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Kitten chased an elephant and wandering into its garden to look for food

A pet cat has been pictured bravely chasing a four-ton elephant that roamed into its garden searching for food in Thailand.

The three-year-old moggy named Simba was provoked by the jumbo trying to raid the house for food in Nakhon Nayok on Tuesday night.

However, the ferocious ‘guard kitten’ was not threatened by the large monster, although its size is many times over and capable of killing humans with a single step.

Standoff: The astonishing moment a pet cat – named Simba – chased away a four-tonne elephant that wandered into its garden in Thailand

An incredible photo showing how the tabby defied a wild elephant, which turned on its heel and fled on an empty trunk after appearing to pull down trees in the garden, that was pictured crumbling in the front lawn.

Residents said the elephant was a 35-year-old ‘nuisance’ named Pai Salick, known for trampling people’s gardens searching for food.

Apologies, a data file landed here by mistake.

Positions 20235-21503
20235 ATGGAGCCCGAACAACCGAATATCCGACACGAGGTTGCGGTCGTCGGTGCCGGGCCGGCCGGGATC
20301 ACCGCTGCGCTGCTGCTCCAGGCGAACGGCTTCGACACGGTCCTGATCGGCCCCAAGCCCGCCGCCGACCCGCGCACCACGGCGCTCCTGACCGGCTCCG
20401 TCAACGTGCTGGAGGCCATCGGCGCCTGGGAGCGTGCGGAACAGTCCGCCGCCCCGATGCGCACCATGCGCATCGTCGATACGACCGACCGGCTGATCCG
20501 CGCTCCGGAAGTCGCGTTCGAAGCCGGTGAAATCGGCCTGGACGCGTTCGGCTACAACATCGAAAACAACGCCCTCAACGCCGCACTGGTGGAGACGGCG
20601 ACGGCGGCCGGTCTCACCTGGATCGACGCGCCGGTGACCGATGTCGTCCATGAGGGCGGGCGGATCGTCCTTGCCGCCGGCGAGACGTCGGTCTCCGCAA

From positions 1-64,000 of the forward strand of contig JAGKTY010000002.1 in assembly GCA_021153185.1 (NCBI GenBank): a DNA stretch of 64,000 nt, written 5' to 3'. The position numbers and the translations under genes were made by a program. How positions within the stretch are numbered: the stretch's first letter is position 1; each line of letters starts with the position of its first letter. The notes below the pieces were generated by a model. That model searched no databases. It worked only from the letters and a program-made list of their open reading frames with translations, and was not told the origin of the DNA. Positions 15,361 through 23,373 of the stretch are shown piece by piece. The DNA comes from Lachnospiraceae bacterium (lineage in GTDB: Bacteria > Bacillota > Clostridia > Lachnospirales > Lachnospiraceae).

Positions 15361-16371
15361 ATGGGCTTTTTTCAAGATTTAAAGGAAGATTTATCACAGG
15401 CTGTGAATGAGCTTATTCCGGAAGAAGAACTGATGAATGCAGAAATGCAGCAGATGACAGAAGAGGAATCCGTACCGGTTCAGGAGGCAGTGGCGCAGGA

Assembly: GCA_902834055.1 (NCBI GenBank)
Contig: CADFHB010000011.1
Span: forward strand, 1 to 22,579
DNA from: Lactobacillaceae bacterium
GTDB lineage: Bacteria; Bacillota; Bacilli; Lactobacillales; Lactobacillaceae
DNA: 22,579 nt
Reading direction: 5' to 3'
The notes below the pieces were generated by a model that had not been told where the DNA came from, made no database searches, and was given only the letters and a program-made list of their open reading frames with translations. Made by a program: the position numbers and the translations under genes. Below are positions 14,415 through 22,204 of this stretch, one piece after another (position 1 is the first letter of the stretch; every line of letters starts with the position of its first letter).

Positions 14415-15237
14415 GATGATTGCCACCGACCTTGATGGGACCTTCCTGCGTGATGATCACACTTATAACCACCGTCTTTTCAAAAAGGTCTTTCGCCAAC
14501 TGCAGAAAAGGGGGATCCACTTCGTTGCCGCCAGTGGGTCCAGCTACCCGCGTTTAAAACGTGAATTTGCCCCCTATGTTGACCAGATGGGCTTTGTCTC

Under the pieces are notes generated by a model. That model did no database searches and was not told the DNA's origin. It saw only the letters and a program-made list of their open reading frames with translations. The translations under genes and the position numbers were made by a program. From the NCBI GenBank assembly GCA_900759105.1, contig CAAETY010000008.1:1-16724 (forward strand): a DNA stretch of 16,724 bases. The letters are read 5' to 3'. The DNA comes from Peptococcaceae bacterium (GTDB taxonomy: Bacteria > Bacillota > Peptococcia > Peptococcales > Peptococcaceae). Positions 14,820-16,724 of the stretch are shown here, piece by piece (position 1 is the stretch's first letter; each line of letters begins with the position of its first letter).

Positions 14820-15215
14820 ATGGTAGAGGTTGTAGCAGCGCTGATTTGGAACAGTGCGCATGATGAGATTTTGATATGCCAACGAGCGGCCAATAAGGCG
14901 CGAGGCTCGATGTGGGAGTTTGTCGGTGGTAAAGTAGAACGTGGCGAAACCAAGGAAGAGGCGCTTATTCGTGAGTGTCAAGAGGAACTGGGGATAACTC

Local ranger Amnat Norasin said: ‘The elephant lives in the forest but he often goes around the houses at night looking for food. Everyone knows who he is.

Residents said the elephant is a 35-year-old ‘nuisance’ named Pai Salick that is known for trampling on people’s gardens in search of food
Ordinarily, the elephant lives in a nearby forest, but he is often found walking around the homes at night and is well known by the locals

‘The house owner said his cat is aggressive and doesn’t like other animals entering his territory.’

An estimated 2,000 elephants are living in the wild in Thailand and a similar number in captivity. In the wild, they roam deep in forests and in the country’s protected national parks.

However, there was a conflict when they came into contact with humans, who also used the area for agriculture and gathering food.

But Pai Salick was left empty-trunked after the cat, who doesn’t like other animals entering his territory, bravely chased the elephant away

Elephants are protected animals in Thailand, and killing them carries a maximum prison term of up to three years and 1,000 baht fine (£25).

They are the country’s national animal and have contributed to Thai culture for centuries but became endangered in Thailand in 1986.

The elephant found in Thailand is the Indian elephant, a subspecies of the Asian elephant – distinguishable from the African elephant by its smaller ears.

Wild Elephants with relaxing music

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